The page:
Ecosystem overviews

Greater North Sea Ecoregion

Trends in non-indigeous species
​​​​​​​​​​​​​​​​This ecoregion has 274 non-indigenous (NIS) and cryptogenic (obscure or of unknown origin) species. The majority (142 species) arrived between 1950 and 1999, with 60 species arriving since the beginning of the 21st century. Since 2000, a total of 21 new species have been recorded, all of which are new to Europe. The discovery rate increased between 1950–1999 and 2000–2014.

The main vector for primary introductions is vessels, either through ballast water or hull fouling, followed by aquaculture. Natural spread from neighbouring countries is considered to account for a third of the introduced species.

The observed ecological impacts include significant reductions in the abundance of several important native species and changes to the physical and chemical composition of both sediments and the water column. Additional impacts include: out-competing native commercial species, fouling of aquaculture and fishing gear, and fish kills through toxin production. However, some NIS are considered as valuable resources.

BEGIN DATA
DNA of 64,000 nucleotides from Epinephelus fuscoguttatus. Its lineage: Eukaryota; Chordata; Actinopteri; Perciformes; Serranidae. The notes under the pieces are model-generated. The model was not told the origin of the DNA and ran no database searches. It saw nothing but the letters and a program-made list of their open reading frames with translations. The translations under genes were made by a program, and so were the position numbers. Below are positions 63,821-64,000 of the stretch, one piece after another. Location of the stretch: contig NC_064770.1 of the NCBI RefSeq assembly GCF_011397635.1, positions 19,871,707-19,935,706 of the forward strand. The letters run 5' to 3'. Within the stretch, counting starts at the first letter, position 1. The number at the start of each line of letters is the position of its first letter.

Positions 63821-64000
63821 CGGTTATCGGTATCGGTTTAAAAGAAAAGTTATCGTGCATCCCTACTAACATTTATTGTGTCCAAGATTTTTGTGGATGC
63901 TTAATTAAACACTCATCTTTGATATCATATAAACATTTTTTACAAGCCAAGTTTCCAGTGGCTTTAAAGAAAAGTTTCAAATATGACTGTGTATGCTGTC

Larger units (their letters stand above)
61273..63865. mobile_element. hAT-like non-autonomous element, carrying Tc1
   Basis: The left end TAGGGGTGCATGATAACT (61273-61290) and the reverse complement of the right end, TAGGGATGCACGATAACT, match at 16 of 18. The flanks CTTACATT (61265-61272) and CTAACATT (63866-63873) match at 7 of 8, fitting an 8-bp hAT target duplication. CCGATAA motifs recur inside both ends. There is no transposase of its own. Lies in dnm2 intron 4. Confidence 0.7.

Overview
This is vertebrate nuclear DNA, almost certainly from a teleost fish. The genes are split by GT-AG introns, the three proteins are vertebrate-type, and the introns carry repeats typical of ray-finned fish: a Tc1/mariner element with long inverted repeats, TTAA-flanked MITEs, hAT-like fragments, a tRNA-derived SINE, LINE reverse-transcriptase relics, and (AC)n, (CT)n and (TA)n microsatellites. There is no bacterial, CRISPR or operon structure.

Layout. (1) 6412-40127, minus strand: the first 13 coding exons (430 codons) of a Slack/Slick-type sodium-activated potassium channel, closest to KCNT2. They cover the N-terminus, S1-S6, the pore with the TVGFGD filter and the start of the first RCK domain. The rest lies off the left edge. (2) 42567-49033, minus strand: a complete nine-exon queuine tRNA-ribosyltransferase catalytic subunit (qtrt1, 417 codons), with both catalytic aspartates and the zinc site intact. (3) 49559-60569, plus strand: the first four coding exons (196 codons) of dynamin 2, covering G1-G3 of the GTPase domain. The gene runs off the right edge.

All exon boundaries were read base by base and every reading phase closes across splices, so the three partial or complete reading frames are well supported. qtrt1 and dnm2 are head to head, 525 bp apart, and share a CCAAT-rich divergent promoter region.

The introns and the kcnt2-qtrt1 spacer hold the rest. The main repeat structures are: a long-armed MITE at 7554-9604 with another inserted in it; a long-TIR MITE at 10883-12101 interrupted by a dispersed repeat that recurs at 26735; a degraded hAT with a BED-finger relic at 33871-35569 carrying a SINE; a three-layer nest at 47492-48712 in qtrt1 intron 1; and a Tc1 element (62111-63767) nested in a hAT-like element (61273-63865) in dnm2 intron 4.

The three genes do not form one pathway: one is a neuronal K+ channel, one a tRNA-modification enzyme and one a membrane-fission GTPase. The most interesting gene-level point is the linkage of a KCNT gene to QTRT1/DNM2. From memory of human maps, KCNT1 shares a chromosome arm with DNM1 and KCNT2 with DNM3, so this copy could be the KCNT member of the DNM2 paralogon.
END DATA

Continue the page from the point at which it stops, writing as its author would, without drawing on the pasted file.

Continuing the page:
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​Annual rate of new non-indigenous and cryptogenic species discoveries in the Greater North Sea 1950–1999 and 2000–2014. Click image to enlarge.

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Greater North Sea Ecoregion

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